After a few years of stagnation, there's a buzz again on West 25th thanks to renovations to the West Side Market, the finishing touches being placed on the new mixed-use Intro building and Sam McNulty's Bright Side and Bird of Paradise, which is filling the former Bier Market/Bar Cento/Speakeasy and set to open any day.
Now, add Karen Small's newest restaurant concept to the mix.
Today, the James Beard-nominated chef announced Pearl Street Wine Market & Cafe, which comes through a partnership with Jill Davis, owner of Toast Wine Bar in Gordon Square. Inspired by West 25th's former name, Pearl Street, and a market that preceded the West Side Market, the cafe centers around a selection of natural wine (a trend of low-intervention winemaking) and, Small's specialty, farm-to-table shareables and entrees.
“We looked at the history of the area for inspiration,” says Davis in a press release. “Ohio City has always been a market area and a gathering place. We like the idea of telling that story in our own way."
The Flying Fig shuttering after nearly 24 years was a huge loss for Cleveland's dining scene, but fans of Small's work were excited to find out she was simply revamping the Market District space across from Great Lakes Brewing Co. When Small opened the Flying Fig in 1998, farm-to-table wasn't the buzz word it is today. The chef would drive to far-flung farms and markets across Ohio to source simple seasonal ingredients like beans, greens, mushrooms and meat. A slow-burn of quality and consistency built the Flying Fig into one of the city's most important dining experiences, named one of the city's best restaurants time and time again. Finally in 2018, the James Beard Foundation named Small a finalist for Best Chef in the Great Lakes region.
"I just thought the time was right," Small told us in February. "It's been 23 years, and we haven't done any significant changes in 18 years. Everything needs a fresh look after a while. It's time for something new and exciting in the neighborhood."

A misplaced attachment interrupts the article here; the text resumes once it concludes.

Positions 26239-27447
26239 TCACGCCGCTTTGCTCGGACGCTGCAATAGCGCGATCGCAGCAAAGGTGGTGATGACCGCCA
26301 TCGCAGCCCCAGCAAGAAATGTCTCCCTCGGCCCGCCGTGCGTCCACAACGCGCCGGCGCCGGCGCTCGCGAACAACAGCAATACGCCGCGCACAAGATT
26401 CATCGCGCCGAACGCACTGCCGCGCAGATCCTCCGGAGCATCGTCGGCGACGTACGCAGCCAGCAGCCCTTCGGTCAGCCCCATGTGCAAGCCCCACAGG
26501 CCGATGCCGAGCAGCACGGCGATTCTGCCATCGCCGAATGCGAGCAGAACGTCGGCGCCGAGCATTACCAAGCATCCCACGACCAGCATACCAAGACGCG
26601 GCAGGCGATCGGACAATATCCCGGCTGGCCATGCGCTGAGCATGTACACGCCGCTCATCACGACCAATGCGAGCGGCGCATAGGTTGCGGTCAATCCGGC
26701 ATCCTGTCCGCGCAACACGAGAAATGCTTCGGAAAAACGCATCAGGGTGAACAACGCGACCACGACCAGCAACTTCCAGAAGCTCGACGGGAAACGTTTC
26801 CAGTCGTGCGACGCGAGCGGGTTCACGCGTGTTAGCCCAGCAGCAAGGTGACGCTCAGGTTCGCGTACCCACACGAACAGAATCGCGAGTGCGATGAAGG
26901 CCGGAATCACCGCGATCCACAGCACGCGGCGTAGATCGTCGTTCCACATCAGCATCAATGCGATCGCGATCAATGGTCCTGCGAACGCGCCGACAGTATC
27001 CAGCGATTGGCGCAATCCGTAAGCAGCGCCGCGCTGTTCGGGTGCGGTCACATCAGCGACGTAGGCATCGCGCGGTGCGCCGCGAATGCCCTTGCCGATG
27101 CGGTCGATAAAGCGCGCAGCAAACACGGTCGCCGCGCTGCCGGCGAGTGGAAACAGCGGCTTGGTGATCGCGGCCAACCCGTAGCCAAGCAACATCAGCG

The new restaurant also nods to Small and Davis's travels together across the United States and Europe, so expect Euro vibes such as light meals and wines to converse over. Visitors will sit amongst wine shelves of bottles from small operators the partners discovered along the way, as well as beer and classic cocktails.
“We like to find wines that not everyone else is drinking,” says Davis.
While there isn't really an agreed-upon definition for natural wine, most are made organically, non-invasively, often with the skin on and without using additives. The process behind the trend speaks to a respect for the land and the grapes used to make the wine, and the result is often funkier and more unique — including orange wines, white wines and sparkly Pet-Nats (this writer's personal fave). Up until lately, these wines have been very tough to source in Cleveland.
“These farmers let the grapes be the grapes. There is an inherent respect for the land and the terroir really comes through,” Small said. “These wines are unique, funky and special.”
The restaurant will also host educational sessions and wine clubs when it opens sometime mid-summer. Stay tuned to Cleveland Magazine for updates as the restaurant's opening nears.